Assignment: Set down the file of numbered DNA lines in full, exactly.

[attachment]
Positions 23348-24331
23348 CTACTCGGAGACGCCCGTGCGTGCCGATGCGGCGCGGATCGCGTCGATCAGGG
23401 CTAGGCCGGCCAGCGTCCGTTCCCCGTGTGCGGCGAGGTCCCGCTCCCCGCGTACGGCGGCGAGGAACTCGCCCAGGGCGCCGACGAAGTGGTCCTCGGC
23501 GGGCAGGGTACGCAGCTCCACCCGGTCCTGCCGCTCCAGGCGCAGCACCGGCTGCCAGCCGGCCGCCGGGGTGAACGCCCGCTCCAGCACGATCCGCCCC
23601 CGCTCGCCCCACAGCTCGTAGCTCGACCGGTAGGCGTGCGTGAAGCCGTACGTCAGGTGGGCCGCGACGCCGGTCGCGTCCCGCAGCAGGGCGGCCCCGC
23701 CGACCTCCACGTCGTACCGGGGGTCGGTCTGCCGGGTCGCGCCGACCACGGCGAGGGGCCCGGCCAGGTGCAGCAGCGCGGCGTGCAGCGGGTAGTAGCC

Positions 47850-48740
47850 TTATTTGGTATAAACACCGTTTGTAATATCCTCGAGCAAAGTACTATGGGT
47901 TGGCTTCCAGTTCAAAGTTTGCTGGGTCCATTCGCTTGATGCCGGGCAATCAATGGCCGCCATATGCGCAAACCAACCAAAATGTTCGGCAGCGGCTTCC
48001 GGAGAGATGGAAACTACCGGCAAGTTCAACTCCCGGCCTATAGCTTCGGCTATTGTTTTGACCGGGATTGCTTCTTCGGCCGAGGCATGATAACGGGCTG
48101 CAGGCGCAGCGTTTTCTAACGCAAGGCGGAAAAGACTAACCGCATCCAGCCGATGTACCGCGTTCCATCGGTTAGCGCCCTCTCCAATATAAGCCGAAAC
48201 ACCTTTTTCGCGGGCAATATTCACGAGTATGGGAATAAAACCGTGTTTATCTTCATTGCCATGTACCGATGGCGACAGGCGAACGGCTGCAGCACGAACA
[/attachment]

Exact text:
Positions 23348-24331
23348 CTACTCGGAGACGCCCGTGCGTGCCGATGCGGCGCGGATCGCGTCGATCAGGG
23401 CTAGGCCGGCCAGCGTCCGTTCCCCGTGTGCGGCGAGGTCCCGCTCCCCGCGTACGGCGGCGAGGAACTCGCCCAGGGCGCCGACGAAGTGGTCCTCGGC
23501 GGGCAGGGTACGCAGCTCCACCCGGTCCTGCCGCTCCAGGCGCAGCACCGGCTGCCAGCCGGCCGCCGGGGTGAACGCCCGCTCCAGCACGATCCGCCCC
23601 CGCTCGCCCCACAGCTCGTAGCTCGACCGGTAGGCGTGCGTGAAGCCGTACGTCAGGTGGGCCGCGACGCCGGTCGCGTCCCGCAGCAGGGCGGCCCCGC
23701 CGACCTCCACGTCGTACCGGGGGTCGGTCTGCCGGGTCGCGCCGACCACGGCGAGGGGCCCGGCCAGGTGCAGCAGCGCGGCGTGCAGCGGGTAGTAGCC

Positions 47850-48740
47850 TTATTTGGTATAAACACCGTTTGTAATATCCTCGAGCAAAGTACTATGGGT
47901 TGGCTTCCAGTTCAAAGTTTGCTGGGTCCATTCGCTTGATGCCGGGCAATCAATGGCCGCCATATGCGCAAACCAACCAAAATGTTCGGCAGCGGCTTCC
48001 GGAGAGATGGAAACTACCGGCAAGTTCAACTCCCGGCCTATAGCTTCGGCTATTGTTTTGACCGGGATTGCTTCTTCGGCCGAGGCATGATAACGGGCTG
48101 CAGGCGCAGCGTTTTCTAACGCAAGGCGGAAAAGACTAACCGCATCCAGCCGATGTACCGCGTTCCATCGGTTAGCGCCCTCTCCAATATAAGCCGAAAC
48201 ACCTTTTTCGCGGGCAATATTCACGAGTATGGGAATAAAACCGTGTTTATCTTCATTGCCATGTACCGATGGCGACAGGCGAACGGCTGCAGCACGAACA